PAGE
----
At a Writ Large event, Sesshu Foster said that instead of shaking their fist at the door they can’t get through, Writ Large was in the business of building new doors. 90X90 built a whole lotta doors.
Each event I showed up to was completely different, a different section from the Venn diagram of bubbles of Los Angeles writers who write, read, and socialize in pockets around the city. What was nice to see is people from different bubbles entirely coming together and getting to know each other. I think Writ Large opened up the city to itself that summer, connected it. And Los Angeles has a habit of growing its mini communities organically. You cannot wrangle them into one entity and it would be foolish to try. But you can, by raising their interest in a cause, get them working hard together. By its sheer openness and lack of strong-arming (I was surprised the openness I was given to create a night of horror readings; Chiwan gave me the basic timeline and answered my questions, but the rest was up to me), Writ Large managed to coax writers out of their mini comfort zones, bring them into the larger city and, I hope, as they did for me, opened up the city for them in a different way.
Maybe they made folks understand that everyone’s voice is equally valuable in this city, which is what makes it unique. There is no hierarchy, there is simply a huge population of varying points of view that bump up against each other, coexist. A place where different ideas can exist at the same time. In a way, 90X90 burned down any ideas of boundaries and limitations on literature, stepped outside the faulty and limiting gatekeepers’ and big publishing’s construct of what is literature, what is not, what should be read, what should not. It made literature and language a living, breathing, vibrant thing again. Something that it should have been all along. And something that is way more interesting and exciting than a few books a few people decide the world can read.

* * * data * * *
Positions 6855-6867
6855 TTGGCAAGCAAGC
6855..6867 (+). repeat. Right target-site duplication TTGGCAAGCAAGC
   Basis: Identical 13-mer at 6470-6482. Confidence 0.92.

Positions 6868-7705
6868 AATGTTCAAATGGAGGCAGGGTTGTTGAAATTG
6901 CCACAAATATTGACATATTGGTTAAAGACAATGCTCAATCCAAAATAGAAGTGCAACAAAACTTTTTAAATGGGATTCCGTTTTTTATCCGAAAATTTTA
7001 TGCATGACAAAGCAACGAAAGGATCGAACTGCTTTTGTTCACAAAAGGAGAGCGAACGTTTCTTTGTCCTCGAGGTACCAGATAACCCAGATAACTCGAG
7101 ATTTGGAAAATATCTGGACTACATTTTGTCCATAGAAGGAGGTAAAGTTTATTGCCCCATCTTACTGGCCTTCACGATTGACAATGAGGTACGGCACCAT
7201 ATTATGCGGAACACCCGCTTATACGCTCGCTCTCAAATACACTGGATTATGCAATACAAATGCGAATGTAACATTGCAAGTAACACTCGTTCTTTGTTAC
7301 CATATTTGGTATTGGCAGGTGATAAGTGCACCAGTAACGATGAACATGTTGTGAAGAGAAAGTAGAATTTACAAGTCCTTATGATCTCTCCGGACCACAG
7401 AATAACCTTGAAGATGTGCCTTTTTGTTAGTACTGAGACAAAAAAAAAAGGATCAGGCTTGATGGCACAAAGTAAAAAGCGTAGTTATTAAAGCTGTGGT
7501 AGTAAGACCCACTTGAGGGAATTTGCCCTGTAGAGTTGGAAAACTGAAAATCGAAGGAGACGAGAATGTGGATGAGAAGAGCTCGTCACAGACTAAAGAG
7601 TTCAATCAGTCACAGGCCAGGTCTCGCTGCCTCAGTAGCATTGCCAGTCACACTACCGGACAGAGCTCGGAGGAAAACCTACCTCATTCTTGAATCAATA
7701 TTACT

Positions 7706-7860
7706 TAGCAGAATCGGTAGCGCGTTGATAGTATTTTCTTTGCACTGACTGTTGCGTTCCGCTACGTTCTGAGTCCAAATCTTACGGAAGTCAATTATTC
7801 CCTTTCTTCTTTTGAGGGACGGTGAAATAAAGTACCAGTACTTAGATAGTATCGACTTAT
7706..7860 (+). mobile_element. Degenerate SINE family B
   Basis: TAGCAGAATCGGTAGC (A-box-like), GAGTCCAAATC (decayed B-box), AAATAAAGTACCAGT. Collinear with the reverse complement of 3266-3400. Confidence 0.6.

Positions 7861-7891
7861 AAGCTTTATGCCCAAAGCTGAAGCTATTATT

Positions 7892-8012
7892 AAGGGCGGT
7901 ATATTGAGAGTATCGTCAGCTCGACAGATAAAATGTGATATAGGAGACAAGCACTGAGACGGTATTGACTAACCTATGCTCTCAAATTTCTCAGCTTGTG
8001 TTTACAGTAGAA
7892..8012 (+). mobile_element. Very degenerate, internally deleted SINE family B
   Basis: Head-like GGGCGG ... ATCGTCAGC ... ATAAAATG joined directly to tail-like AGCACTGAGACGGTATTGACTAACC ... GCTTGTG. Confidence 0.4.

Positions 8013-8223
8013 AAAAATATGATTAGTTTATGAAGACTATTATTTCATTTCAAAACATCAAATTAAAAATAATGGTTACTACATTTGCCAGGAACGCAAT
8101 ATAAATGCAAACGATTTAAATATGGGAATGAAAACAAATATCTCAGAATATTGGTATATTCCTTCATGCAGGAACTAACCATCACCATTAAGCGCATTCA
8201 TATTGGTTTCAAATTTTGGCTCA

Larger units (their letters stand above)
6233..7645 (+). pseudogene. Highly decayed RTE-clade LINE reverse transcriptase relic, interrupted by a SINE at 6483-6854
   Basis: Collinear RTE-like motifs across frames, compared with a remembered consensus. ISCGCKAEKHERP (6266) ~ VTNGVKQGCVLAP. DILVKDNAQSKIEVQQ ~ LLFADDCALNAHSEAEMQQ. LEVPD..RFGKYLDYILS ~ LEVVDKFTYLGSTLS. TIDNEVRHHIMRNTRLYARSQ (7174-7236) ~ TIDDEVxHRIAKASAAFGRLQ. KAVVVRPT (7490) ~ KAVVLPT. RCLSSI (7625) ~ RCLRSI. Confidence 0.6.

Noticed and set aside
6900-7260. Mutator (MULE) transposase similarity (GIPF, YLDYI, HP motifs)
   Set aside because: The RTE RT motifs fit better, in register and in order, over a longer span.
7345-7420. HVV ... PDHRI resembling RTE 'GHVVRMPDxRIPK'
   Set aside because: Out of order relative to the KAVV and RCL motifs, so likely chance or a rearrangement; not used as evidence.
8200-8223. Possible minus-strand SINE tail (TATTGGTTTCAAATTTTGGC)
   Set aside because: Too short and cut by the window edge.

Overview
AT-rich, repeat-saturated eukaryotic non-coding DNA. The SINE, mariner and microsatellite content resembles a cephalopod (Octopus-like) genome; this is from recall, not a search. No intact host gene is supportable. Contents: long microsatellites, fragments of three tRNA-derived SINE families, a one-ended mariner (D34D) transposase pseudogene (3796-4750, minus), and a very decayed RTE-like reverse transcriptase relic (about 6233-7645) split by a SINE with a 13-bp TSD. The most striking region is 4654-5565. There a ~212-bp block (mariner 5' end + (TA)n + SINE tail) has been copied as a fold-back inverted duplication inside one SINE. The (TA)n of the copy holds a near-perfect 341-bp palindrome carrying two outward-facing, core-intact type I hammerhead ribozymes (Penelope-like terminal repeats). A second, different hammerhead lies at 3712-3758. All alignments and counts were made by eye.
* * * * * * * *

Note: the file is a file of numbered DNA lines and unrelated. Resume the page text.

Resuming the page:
And there is a part of me that woke up that summer that in living in Los Angeles I might be in exactly the best place in the world to be for a writer. Because the connection of ideas and different work, of communities and voices, the sheer friction created from getting that many folks together…that creates an energy you can’t capture in a controlled environment. I’m betting there are collaborations that began over 90X90, I know of two for sure.
And in this time when we need each other so much more and so many communities need to come together to push back and protect those made most vulnerable by this nightmare administration, I can’t think of a better act of social justice than 90×90. Perhaps that A Cricket in Times Square effect can make someone who was asleep wake up, make voices heard that wouldn’t be, otherwise. And people really need to hear other voices now. Maybe 90×90 can be a catalyst for real change. If nothing else, get folks together from all different corners of the city bumping up against each other again. Because out of that energy, who knows what can happen?